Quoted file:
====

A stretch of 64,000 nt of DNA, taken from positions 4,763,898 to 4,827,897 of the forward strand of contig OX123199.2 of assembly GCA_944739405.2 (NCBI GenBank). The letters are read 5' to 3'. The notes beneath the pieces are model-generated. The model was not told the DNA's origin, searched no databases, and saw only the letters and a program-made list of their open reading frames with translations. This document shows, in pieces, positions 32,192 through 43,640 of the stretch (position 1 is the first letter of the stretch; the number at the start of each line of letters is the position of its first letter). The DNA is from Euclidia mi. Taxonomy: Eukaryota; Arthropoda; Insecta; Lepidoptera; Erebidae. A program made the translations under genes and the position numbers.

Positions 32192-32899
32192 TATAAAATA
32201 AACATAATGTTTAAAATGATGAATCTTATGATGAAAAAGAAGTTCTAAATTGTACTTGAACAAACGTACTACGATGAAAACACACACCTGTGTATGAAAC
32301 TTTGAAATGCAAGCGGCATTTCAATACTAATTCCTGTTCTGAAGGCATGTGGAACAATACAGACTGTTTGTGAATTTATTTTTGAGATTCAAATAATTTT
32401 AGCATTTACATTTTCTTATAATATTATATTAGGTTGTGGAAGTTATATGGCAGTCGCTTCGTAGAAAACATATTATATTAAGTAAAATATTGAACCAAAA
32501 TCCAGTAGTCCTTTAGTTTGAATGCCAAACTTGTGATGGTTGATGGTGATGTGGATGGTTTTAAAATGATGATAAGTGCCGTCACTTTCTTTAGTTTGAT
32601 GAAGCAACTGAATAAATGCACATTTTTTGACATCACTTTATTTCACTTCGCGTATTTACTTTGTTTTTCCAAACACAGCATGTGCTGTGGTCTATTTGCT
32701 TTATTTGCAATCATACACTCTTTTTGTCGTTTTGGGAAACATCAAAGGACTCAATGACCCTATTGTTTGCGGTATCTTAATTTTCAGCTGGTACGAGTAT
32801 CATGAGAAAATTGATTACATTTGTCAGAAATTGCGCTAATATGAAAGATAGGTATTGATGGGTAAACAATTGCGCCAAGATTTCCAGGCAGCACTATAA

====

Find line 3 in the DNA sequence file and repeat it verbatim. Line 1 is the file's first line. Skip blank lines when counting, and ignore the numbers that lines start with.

32192 TATAAAATA